Political

New party splits before it is launched: Twelve Together splits off from United for Change

It’s not even launched yet but already the latest (and richest) attempt at forming a new centre pro-European political party, United for Change, has split:

United for Change was set up by LoveFilm founder and entrepreneur Simon Franks, and is reported to have secured more than £50m in funding.

But the fledgling organisation’s chief executive, Adam Knight, told the Times he had now left the team along with some of its staff to set up a new group.

He said that while United for Change shared the “same diagnosis” as his new outfit, dubbed Twelve Together after the number of UK regions, party chiefs had disagreed over strategy. [PoliticsHome, reporting on the scoop from The Times]

It’s almost as if they’re taking the wrong lesson from the long-running internal conflicts in the Alliance in the 1980s. The Alliance was the closest we’ve got to a seriously successful new pro-European, neither left nor right, political force in the UK.

The deep personal splits an internal infighting which culminated in the near-death experience of 1988-89 are, however, a bit to avoid rather than a bit to copy.

They are also one of the reasons why I’m sceptical about the ability of a new party to prosper. A successful new party needs to build a coalition of support. Yet the attempts so far are often born of circumstances which suggest the complete opposite, with founders viewing the Lib Dems as beyond the pale for them. That suggests a narrowness of tolerance for varying political viewpoints that will end up sinking the new approaches, a point which Nick Barlow has previously made too. (A point also reinforced by similar internal fallouts at Renew, another of the new centre parties.)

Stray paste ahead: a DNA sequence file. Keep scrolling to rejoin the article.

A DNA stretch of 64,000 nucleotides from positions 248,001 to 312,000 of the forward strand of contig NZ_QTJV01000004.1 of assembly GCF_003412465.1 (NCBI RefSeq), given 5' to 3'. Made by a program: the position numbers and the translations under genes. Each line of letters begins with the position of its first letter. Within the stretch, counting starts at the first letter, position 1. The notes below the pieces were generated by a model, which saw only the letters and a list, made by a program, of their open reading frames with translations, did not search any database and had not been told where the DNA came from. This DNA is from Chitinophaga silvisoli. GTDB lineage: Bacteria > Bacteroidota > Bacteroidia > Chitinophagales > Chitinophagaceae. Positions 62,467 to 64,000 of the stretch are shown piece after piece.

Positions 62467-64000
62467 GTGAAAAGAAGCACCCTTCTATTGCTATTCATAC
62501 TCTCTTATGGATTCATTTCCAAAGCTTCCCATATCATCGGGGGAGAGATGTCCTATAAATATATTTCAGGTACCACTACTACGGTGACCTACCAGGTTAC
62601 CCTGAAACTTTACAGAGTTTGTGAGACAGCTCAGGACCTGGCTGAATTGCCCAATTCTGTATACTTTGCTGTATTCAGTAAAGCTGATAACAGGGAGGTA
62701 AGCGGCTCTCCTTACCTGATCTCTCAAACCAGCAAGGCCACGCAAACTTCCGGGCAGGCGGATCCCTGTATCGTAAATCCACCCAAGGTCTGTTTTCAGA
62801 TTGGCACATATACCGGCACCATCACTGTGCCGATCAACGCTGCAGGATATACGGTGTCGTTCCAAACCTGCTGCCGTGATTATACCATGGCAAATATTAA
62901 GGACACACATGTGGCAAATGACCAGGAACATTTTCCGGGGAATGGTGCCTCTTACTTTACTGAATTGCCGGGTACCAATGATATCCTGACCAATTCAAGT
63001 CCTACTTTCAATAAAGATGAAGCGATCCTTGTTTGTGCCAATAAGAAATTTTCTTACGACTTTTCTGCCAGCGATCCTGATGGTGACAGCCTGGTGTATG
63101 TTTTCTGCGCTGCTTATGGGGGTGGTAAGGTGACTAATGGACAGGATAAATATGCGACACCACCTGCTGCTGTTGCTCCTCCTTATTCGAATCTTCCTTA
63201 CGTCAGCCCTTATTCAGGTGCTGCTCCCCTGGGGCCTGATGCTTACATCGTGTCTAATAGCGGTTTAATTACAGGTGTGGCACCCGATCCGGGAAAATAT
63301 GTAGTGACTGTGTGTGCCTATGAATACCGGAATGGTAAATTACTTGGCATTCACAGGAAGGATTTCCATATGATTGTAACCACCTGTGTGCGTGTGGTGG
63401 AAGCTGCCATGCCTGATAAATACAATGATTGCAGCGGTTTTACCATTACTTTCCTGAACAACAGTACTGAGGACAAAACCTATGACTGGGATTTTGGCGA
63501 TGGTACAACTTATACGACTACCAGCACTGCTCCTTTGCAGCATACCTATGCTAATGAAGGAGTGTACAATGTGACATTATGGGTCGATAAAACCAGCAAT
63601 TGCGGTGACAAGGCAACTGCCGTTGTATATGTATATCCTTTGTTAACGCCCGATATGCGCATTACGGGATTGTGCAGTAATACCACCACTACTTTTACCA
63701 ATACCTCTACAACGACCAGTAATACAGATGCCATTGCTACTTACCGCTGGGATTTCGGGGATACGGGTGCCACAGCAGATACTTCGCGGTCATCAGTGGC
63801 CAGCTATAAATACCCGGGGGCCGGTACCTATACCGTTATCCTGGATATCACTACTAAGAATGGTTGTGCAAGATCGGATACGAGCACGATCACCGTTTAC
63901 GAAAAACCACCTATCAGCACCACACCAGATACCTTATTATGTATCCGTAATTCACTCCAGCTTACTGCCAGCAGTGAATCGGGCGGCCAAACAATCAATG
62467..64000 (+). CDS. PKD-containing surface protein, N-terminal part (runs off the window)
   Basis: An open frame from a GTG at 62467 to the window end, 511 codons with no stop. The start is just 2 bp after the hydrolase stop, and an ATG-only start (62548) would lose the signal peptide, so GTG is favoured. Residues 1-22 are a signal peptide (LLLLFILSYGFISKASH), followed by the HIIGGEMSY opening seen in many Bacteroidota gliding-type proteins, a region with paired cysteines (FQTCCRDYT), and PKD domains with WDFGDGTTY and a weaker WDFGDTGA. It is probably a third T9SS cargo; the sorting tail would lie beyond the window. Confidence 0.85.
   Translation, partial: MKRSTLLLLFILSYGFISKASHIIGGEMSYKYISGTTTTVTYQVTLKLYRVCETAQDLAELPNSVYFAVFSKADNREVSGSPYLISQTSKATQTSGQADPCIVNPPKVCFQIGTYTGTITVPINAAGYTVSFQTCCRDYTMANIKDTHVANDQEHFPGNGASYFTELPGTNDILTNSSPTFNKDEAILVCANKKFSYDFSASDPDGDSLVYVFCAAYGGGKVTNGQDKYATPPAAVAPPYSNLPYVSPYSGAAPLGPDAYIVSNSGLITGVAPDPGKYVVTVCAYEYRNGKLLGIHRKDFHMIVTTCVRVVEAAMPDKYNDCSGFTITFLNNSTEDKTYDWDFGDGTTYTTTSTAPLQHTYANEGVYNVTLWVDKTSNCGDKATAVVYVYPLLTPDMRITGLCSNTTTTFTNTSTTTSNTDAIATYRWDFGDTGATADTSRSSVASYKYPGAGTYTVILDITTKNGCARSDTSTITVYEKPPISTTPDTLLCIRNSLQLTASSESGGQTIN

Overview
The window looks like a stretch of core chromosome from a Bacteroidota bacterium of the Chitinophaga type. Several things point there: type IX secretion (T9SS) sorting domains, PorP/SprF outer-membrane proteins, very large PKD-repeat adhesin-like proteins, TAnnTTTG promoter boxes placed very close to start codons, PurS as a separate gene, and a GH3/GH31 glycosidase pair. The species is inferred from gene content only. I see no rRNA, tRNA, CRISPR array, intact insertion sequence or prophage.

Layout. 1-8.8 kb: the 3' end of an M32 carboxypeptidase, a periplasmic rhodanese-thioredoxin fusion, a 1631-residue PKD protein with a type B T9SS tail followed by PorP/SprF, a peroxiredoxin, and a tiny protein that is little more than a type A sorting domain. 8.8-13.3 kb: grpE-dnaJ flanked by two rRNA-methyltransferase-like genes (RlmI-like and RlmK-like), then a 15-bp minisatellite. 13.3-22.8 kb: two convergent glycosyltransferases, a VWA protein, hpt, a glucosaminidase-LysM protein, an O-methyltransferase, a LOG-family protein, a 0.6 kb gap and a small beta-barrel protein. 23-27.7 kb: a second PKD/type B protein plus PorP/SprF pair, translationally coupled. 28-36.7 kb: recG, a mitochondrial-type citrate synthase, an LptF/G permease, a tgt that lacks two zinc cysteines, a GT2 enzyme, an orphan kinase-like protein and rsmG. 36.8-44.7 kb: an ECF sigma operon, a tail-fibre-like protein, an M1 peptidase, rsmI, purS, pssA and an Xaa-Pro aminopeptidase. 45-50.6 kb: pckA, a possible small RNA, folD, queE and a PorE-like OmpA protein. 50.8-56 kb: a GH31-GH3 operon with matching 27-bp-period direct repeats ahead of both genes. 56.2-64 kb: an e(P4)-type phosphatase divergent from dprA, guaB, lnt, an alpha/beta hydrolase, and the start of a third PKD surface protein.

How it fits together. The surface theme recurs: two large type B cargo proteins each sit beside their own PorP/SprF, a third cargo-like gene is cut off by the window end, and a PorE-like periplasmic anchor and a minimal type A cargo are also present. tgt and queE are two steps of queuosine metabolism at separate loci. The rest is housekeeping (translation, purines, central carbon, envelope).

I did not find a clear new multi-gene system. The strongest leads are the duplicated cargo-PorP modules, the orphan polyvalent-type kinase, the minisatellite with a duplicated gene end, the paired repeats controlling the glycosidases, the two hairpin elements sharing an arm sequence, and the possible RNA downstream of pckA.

It is why I think the best route is for the Liberal Democrats to grow and broaden into a political movement which can win over the many liberals who share our values but do not currently think of themselves as Liberal Democrats. More on how to do that here.

9 responses to “New party splits before it is launched: Twelve Together splits off from United for Change”

  1. The Lib Dems need to gain the moderate anti-Brexit Tory and Labour voters. They can return to their original parties when Brexit is stopped.

  2. The Liberal Democrats are still hamstrung by association with the Tories in the coalition, until that generation of leaders is gone we are always going to be seen as Tory-lite

    We have other issues as well, Brexit is in danger of making us appear to be a single issue pressure group and a lack of a unifying dynamic and inspirational leader (granted thisis common to all UK parties at present) makes us just appear to be more of the same.

    • Yes to a major extent I agree with the broad thrust of your post and most if not all of your observations. I do however feel that an alliance with the Green Party is the way forward perusing not only answers to the malaise in our economy notwithstanding Brexit but also a future outlook not dissimilar to the Nordic ( especially Norwegian ) emphasis on future sustainability in respect of the environment.
      This is the angle of future political attack by embracing the future needs not the past wastage so beloved of the two largest political parties.
      Could it work, is it bold, would it be attractive…..I think so .